The Tell: What should investors worry about in 2018? Here’s a big, fat list of risk factors

Worried about what to worry about in 2018?

We’ve published dozens of articles on the subject in the past several months, with advice from analysts, calls from prominent traders and other analyses of the subjects keeping investors, and MarketWatch’s editorial team, awake at night. Here, we bring all those worries and watchers to you, in a single, big, fat list.

Call it the ultimate New Year’s reading list for the concerned investor hiding inside each of us, after a 2017 in which the Dow DJIA, +0.26% has broken a record for breaking records, the S&P 500 SPX, +0.18% has rallied 20% and nothing seemed to get investors down for long.

Bitcoin crash

So far, this is the worry that’s winning in our Twitter poll.

There’s been much debate on the effect that an unraveling in cryptocurrencies, particularly bitcoin BTCUSD, -9.28%  , would have on the stock market, with some arguing that the answer is a lot, and some saying no effect at all. In any case, with bitcoin now a household name and a frequent headliner in the financial media, there will be no shortage of action in the crypto space in the year ahead.

Why a dot-com-style collapse in bitcoin won’t kill blockchain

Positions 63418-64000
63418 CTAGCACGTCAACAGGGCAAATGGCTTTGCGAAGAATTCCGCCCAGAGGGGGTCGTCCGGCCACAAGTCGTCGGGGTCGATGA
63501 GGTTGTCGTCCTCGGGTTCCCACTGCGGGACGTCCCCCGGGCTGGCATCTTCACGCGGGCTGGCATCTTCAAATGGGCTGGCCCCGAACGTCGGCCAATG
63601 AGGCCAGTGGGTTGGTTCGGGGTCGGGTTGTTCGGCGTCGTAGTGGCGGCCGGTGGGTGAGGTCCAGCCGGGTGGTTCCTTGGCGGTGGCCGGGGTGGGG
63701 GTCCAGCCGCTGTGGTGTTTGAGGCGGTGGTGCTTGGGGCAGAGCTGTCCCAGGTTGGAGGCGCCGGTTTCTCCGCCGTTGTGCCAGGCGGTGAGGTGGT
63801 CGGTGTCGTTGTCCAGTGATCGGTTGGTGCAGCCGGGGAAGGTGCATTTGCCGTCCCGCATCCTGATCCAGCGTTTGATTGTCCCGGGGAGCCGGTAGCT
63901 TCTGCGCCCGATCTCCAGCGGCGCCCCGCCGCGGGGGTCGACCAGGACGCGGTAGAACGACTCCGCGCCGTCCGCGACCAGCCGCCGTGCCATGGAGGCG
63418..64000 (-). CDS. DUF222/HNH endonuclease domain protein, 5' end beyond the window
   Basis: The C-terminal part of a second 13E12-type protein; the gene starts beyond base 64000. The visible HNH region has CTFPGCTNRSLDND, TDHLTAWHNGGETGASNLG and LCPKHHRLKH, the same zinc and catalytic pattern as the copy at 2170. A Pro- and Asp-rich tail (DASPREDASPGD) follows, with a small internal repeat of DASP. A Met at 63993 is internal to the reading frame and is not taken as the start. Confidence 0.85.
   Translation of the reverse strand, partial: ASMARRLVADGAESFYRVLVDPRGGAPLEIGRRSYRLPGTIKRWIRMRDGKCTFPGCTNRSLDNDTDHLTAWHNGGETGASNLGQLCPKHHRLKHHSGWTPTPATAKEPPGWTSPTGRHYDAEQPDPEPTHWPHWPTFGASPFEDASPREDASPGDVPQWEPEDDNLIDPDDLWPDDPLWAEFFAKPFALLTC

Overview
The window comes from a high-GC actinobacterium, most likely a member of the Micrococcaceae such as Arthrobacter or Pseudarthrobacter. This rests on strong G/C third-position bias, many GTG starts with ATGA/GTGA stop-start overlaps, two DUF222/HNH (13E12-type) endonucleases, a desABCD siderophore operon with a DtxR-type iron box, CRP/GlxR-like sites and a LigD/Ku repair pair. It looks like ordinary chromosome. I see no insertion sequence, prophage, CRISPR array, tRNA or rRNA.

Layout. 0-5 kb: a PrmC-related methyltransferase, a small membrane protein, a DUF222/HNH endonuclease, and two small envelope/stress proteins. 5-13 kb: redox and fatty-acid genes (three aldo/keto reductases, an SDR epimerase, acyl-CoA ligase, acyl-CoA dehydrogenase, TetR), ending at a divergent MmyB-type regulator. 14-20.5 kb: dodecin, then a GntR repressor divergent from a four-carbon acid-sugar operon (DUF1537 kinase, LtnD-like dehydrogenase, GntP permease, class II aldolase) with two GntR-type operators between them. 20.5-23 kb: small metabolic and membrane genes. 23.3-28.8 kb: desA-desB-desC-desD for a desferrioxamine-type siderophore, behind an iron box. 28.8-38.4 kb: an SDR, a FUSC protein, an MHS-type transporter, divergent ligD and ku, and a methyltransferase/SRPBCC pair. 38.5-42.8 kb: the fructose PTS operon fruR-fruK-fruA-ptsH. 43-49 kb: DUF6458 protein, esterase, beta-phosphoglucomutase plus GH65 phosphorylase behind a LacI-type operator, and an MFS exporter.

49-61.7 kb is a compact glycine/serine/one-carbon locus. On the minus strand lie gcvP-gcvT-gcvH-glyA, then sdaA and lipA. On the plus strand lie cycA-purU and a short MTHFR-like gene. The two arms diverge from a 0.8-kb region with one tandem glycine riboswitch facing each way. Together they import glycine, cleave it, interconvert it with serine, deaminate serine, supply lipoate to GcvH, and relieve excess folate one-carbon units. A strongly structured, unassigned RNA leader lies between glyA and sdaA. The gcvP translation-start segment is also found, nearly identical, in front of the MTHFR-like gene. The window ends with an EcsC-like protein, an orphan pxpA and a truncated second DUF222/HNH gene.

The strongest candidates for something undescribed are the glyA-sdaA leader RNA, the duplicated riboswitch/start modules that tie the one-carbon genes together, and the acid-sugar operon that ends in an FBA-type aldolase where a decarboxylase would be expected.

• Opinion: Bitcoin is perfectly tracking major bubble phases

• Here’s how the U.S. and the world regulate bitcoin and other cryptocurrencies

• Opinion: Bitcoin, because of massive borrowing, could crash the financial markets

End of easy-money policies

“We’ve never had QE like this before, [and] we’ve never had unwinding like this before. Obviously that should say something to you about the risk that might mean, because we’ve never lived with it before.”

That was J.P. Morgan Chase & Co. JPM, +0.53% CEO Jamie Dimon back in July, arguing that investors simply don’t know what to expect as the Federal Reserve and other major central banks unwind their multi-trillion-dollar bond-buying programs. Here’s some reading on how all of this could unfold in 2018:

• New era of uncertainty dawns in the stock market as Fed begins to taper QE

• Inflation outlook still baffles the Fed

• ECB warns of potential for ‘large asset-price corrections’

• Draghi averts ‘taper tantrum’—for now—as ECB takes baby step toward end of QE

• Why Italy faces worst shock in Europe as ECB cuts bond buys in half

Nafta

This is what’s keeping Canadian Prime Minister Justin Trudeau awake at night, anyway.

President Trump has repeatedly threatened to withdraw the U.S. from the 23-year-old North American Free Trade Agreement if its fellow member countries don’t agree to American demands to “rebalance” it, and the U.S. can pull out six months’ notice. Talks are scheduled to run through March, and they have already been extended once. Trump’s chief trade negotiator issued a downbeat assessment last month on the talks.

BlackRock BLK, +0.71% released a top 10 list of geopolitical risks to watch in September, and at the top of that list was Nafta.

• BlackRock is worried about North Korea, but not as much as it’s worried about Nafta

• Goldman Sachs thinks the U.S. will ditch Nafta, sinking the peso and loonie

• Opinion: What Trump gets, and doesn’t get, about Nafta

• Opinion: How the U.S. should renegotiate NAFTA in a more competitive world

Record corporate debt

Some analysts are cautioning that a bubble is forming in credit markets and that companies are overextended to a degree that could spell trouble.

Stock valuations